Stories from the Global Church
Here you will find stories from the global church by ELCA global missionaries, scholars, and churchwide staff, brought to you by the ELCA Global Church Sponsorship team.
Barbara Robertson recently explained some of the work she does as an ELCA missionary in Tanzania. Much, but certainly not all, of that work is educating people about preventing AIDS. To support Barbara, or another of the ELCA’s over 200 missionaries, go to www.elca.org/missionarysponsorship.
I have lived and worked in Tanzania since 1999. I am at my second work station (Morogoro) and have been here since 2006. These 6½ years have flown by rather quickly.
My official position is HIV and AIDS program officer and I am based at the diocese’s headquarters in Morogoro. Our diocese’s primary HIV focus is prevention through education. I am a department of one and work in cooperation with other members of the diocese — pastors, parish workers, evangelists, etc. Over these past six years, we have educated hundreds and hundreds of people. (Actually, in truth, thousands and thousands have been educated, but I’m not very good at blowing my own horn.)
In the earlier years, the main topic was how one was infected and the way the virus worked. Caring for the sick was always included, as those caring for infected people were scared to death they would be infected. For the first three years, my work focused on educating women, as they are the most infected and affected by HIV and AIDS.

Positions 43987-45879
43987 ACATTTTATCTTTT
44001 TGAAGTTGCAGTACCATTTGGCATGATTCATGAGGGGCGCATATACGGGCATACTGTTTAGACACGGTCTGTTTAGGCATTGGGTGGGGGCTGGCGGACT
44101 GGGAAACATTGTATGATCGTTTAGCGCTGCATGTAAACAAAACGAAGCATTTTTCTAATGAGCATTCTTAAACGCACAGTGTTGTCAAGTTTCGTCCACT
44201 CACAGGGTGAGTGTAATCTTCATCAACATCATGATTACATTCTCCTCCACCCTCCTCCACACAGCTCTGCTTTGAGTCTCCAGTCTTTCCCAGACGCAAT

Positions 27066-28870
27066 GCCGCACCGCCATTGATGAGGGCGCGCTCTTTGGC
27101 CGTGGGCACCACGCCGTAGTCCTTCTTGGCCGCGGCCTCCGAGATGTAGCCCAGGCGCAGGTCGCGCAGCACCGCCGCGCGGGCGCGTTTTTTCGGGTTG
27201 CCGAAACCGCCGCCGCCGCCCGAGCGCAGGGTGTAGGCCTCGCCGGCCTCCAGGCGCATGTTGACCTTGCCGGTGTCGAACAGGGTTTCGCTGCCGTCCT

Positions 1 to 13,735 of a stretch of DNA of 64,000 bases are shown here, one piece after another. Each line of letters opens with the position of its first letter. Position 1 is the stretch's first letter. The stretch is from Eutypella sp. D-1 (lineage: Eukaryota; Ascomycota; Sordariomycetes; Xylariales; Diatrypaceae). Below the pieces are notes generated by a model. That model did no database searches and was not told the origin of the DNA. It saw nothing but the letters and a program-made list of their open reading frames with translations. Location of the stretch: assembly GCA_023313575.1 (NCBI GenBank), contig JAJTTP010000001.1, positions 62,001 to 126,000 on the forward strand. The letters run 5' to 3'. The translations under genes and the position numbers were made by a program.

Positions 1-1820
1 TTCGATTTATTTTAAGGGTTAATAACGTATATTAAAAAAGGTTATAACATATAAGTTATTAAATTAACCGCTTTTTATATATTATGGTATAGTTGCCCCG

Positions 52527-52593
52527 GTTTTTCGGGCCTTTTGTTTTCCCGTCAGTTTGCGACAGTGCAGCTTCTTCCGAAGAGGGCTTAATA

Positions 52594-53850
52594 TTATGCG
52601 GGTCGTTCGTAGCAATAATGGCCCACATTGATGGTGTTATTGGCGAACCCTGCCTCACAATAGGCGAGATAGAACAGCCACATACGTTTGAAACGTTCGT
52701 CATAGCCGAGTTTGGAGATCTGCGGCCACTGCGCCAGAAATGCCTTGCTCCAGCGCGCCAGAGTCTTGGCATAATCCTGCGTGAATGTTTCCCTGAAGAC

In the past 2½ years, we have shifted our focus to youth and young adults. It has been very rewarding work. And I have seen a change in attitude over the years. One of the most apparent is the change of attitude in the area of testing. Far more people know their HIV status now than even five years ago. And young adults are much more willing to know their status.
In Tanzania, HIV is a very cross-cutting issue. One can do just about anything and it touches on the topic of HIV. Knowing that, you will not be surprised then that I have also done a lot of work with one of my colleagues in advocating for the end of female genital mutilation and cutting. There are a number of ethnic groups in the area that still practice this ritual.
Grace and peace be with you!